So anyway, to go all the way back to Juayua and that rainy afternoon... I spent four pretty lazy days in the town, drawing in the park and reading at the hostel run by lovely French Alex... A former winemaker back home who left France to travel, and spent 2 years a-roaming south and central america before coming to a pretty permanent stop in Juayua. Alex was a chilled bloke who introduced me to the rythyms of French hip hop and the astonishingly raw Brazilian film Ultima PArada 174, about the street kid living in Sao Paulo who survived the Candelaria Masacre and ended up hijacking a bus in 2000.

The other two folk who stand out from my days in Juayua are Mario and Tony. Mario was my young guide for the 7 waterfall tour, ending up at the popular spot Los Chorros where he did an amazing dive from a 7m high rock that got a whole crowd of young visitors applauding. The best part of the tour for me was going through the tunnels that are mostly man made as part of the hydro electric energy plant that runs off the falls... the flow of the water practically sucked you through which for some reason reminded me of a particular episode of baywatch when a kid gets stuck in a typically red-swimsuit-demanding scene... thankfully we were spat out safely on the other side and headed back to town, popping into Mario`s house on the way to pick up a bag of red seeds he offered me for more jewellry making, yay!

Tony was a sadder story... he came up to chat to me as I was drawing in the Central Park one afternoon and our general chatting eventually came round to the subject of his two young daughters, 9 and 3, who are living in Boston with his ex-wife... he shyly asked me if I`d help him write a letter to them in English as they read better in English than Spanish, as it is what they are taught at school. So we sat in a local cafe drinking coffee while Tony dictated his message, telling his daughters he missed them and wished he could be with them... I felt really sad for Tony, as he seemed so vulnerable and lost when talking about the girls, he hopes to go back to he US as soon as possible, but had to leave because of disagreements between himself and their mother, and from the sounds of it his life there was incredibly hard, working 3 different shift jobs to make ends meet. I was reminded of Tony again recently when I got chatting to a security guard at the Sonsonate bus station, Vincent told me he was grateful for his job at the terminal as it kept him busy and stopped him becoming sick with grief at missig his family, including a daughter just a bit younger than me, who he`d had to leave behind in the US when he was deported.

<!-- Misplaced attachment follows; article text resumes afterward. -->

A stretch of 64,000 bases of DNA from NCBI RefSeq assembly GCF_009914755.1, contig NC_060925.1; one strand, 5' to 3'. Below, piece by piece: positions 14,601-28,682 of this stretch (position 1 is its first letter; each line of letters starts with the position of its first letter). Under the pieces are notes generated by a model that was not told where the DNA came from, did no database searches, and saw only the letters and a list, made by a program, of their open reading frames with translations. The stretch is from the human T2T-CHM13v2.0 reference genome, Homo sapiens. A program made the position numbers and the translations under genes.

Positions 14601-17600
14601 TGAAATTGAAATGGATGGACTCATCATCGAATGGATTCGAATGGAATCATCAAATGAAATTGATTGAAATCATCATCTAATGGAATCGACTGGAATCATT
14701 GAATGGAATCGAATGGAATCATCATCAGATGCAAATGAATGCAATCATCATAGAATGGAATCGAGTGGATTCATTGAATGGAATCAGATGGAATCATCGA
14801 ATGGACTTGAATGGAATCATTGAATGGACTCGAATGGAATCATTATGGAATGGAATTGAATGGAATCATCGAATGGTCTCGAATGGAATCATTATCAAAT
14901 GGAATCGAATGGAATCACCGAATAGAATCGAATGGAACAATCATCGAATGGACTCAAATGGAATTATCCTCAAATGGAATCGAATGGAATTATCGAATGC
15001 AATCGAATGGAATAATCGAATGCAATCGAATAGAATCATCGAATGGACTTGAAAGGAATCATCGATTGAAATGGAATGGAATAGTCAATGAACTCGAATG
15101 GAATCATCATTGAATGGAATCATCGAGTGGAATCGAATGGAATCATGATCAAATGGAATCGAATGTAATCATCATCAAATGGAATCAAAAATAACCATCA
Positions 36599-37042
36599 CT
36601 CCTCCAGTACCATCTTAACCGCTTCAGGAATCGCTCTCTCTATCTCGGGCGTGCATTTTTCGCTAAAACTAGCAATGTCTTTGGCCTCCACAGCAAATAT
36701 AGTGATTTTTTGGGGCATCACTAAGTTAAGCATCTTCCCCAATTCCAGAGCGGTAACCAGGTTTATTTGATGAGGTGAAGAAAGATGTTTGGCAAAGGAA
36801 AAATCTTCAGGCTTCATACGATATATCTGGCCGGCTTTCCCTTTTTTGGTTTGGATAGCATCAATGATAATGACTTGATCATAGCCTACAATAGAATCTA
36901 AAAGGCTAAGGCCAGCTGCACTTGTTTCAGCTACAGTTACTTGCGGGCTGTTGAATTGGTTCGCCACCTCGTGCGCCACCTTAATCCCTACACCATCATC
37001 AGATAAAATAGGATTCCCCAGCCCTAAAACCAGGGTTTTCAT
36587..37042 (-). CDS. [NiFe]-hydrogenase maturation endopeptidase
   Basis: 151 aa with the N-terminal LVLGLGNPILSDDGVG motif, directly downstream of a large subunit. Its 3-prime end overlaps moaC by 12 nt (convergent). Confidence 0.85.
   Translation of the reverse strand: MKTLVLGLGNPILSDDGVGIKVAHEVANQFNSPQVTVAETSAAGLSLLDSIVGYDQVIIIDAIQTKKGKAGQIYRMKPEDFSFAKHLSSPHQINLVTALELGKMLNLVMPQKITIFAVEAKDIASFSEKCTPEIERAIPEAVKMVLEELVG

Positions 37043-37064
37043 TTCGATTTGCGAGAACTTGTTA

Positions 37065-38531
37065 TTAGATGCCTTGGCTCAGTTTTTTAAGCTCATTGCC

Leaving Juayúa, following up Alex´s recommendation of his friend Kali´s hostel Kalindigo, I headed straight downhill and into the extreme heat of this beach at Los Cobanos where it is possible to be sitting outside in only a bikini at 11pm and still have sweat rolling down into your eyes... luckily there is a pool to hop in and out of and of course the sea at the end of the garden, though I have a helthy level of respect-fear for the strong Pacific currents and with my lopsided-breast-stroke-doggypaddle-mish-mash technique of swimming I never venture too far in.